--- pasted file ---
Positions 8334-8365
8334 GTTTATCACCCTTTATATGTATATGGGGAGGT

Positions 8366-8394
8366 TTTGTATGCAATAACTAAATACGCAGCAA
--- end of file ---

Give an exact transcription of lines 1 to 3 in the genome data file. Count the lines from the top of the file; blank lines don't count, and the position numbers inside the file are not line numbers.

Positions 8334-8365
8334 GTTTATCACCCTTTATATGTATATGGGGAGGT

Positions 8366-8394